Indian science research: in the doldrums?
Experts estimate that India has witnessed a drastic drop — about 20 per cent — in the number of research papers published during the last two decades: from a reasonably good 14,983 in 1980 to 12,127 in 2000. India’s ranking in terms of publication output has slipped to 15th position in 2000 from the eighth position it enjoyed in 1973. In 1973, India had accounted for almost half the papers published by scientists in developing countries.
China — not even in the reckoning two decades back — has now overtaken India. In 2000, South Korea was also waiting to edge India out of its current position. Brazil, with a mere 2,215 science papers in 1980, has recorded an impressive 430 per cent increase in just 20 years. “Korea and Brazil have focused on improving both their soccer and their science,” said P Balaram, editor of the journal Current Science, and biophysicist at the Indian Institute of Science (IISC), Bangalore, in a recent editorial.
But is the number of published papers an adequate index of a country’s scientific enterprise? Opinions vary. “Both the quality and quantity of Indian science are matters of serious concern. Indian science is in a low-level equilibrium groove that has not changed in a decade. A little tinkering here and there won’t help,” says Roddam Narasimha, director of National Institute of Advanced Studies (NIAS), Bangalore (See: ‘Alarmingly poor’; Down To Earth; Vol 11, No 15; December 31, 2002). Balaram also agrees that sheer volume of published papers is important in an assessment of academic science, especially those not part of the so called well-defined ‘missions’ in the fields of missile, nuclear and space technology.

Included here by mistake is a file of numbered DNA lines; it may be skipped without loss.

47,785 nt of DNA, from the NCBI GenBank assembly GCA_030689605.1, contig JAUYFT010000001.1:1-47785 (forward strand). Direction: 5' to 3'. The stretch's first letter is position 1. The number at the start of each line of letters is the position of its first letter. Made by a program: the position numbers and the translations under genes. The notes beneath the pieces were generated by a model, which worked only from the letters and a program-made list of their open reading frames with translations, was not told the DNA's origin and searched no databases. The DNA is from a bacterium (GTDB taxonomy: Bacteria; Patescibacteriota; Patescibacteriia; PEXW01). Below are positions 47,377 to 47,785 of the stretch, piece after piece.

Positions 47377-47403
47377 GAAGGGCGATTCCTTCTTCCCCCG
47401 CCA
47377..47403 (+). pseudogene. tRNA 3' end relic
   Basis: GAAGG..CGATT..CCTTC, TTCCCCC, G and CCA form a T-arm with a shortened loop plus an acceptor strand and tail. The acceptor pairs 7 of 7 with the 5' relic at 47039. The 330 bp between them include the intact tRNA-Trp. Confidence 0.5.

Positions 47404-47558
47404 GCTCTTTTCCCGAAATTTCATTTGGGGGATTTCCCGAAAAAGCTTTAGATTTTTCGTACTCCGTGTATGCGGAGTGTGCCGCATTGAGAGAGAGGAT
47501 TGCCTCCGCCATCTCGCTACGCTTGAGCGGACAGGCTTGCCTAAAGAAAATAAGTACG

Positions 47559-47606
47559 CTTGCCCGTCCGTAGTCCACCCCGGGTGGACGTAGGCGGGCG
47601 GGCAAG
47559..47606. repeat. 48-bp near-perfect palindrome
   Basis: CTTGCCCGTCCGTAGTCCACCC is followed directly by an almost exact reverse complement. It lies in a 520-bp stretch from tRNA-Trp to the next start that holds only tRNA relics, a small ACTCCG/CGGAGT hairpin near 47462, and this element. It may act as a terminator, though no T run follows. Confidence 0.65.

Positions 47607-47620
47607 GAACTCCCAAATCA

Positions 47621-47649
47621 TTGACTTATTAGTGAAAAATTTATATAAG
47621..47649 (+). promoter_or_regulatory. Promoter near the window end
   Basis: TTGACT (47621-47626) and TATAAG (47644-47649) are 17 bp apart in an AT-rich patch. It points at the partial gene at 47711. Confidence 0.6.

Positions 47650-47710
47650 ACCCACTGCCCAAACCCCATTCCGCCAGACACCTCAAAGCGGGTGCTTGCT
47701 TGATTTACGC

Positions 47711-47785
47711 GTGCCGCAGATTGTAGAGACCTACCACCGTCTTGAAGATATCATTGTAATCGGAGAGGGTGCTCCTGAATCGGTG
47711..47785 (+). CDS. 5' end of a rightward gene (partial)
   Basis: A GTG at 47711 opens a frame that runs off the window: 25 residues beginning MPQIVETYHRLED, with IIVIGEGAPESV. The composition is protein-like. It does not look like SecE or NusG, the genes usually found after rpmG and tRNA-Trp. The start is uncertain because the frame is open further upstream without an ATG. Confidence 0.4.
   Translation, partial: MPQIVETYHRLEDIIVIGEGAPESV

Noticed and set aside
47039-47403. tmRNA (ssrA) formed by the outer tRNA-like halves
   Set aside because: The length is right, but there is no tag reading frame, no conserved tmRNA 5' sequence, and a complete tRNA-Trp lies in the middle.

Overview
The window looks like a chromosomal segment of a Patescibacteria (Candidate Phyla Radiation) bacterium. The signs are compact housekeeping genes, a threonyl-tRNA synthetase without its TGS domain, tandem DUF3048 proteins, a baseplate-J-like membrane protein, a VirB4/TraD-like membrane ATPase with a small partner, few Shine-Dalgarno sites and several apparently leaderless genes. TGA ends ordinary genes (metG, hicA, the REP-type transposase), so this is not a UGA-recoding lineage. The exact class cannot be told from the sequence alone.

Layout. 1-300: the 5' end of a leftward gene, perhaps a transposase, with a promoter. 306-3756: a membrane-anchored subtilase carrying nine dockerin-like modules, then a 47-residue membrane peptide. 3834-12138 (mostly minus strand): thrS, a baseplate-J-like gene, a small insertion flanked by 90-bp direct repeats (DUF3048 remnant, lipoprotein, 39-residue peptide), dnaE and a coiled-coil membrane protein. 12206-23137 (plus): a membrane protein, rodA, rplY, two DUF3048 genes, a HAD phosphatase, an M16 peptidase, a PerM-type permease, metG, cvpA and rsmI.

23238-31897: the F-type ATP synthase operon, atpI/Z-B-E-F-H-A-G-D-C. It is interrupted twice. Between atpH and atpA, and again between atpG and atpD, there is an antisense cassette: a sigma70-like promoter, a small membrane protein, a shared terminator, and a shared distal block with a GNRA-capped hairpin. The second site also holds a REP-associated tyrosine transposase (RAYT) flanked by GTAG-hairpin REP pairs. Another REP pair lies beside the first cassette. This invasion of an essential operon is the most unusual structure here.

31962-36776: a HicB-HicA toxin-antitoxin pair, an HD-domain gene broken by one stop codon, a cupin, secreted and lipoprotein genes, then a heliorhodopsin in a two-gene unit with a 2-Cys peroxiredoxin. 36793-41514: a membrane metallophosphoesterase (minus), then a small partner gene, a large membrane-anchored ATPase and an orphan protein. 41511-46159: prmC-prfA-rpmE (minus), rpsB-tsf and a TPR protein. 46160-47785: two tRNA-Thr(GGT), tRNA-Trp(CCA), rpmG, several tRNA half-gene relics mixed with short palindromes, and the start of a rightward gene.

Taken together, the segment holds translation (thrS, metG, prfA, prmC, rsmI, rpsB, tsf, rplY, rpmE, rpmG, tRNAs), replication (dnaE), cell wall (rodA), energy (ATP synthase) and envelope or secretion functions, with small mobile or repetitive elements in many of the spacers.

For over three decades after independence, academic science remained a low-key activity, attracting little support from the government. Then the 1970s and 1980s saw it developing into a thrust area. During this period, state funding for science increased steadily, levelling a little in the late 1990s.
“Ironically, the decline of scientific productivity coincides with enhanced inputs into scientific research,” states Balaram. India’s investment in research and development (R&D) increased from a mere Rs 760.5 crore in 1980 to about Rs 13,000 crore by 2000. He points to causes for the slump: political interference, declining faculty quality, a rapid deterioration of the academic ambience and the declining contribution of Indian universities to the country’s scientific output. In a similar vein, Narasimha stresses on the need to reform the university system in the country. M S Valiathan, president of Indian National Science Academy (INSA), New Delhi, agrees. “We need to do much more to make our universities the powerhouses of new knowledge.”
Valiathan points out that India’s investment in education hovered around four per cent of the gross domestic product (GDP), despite the fact that the Education Commission (1964-66), under chairpersonship of DS Kothari, nearly 40 years ago, recommended six per cent investment in education. “Paradoxically, now ‘experts’ say that higher education, being a ‘non-merit good’, needs no government support. This way, what little remains of the science departments in our universities would disappear to the detriment of the next generation,” says Valiathan.
Former director of IISC G Padmanabhan concurs. “I wonder whether the perspective and ethos of these universities will change in the absence of political will.” He believes that the frequency of papers (in life sciences) published in major international journals has increased due to support from the department of biotechnology, department of science and technology, New Delhi-based Council of Scientific and Industrial Research and other agencies. “It would be worthwhile to analyse the papers published from India in two-dozen top representative journals, and compare them with Chinese and Korean papers,” he says.
And the problem is not confined to the basic sciences. Science and Engineering Indicators, a compendium brought out by the US National Science Board shows that fewer engineering graduates from India are going on to complete doctoral studies. As against 629 in 1982, India produced 298 engineering phds in 1999. The possibilities of a lucrative career immediately after graduation could be a reason. In contrast, there has been dramatic increase in doctoral engineering degrees in countries like Japan, South Korea, China and Taiwan.
The writing on the wall is clear: unless there is a concerted effort to pull it out of the present stupor Indian science, dangerously moribund, will settle into stagnation.
Down to Earth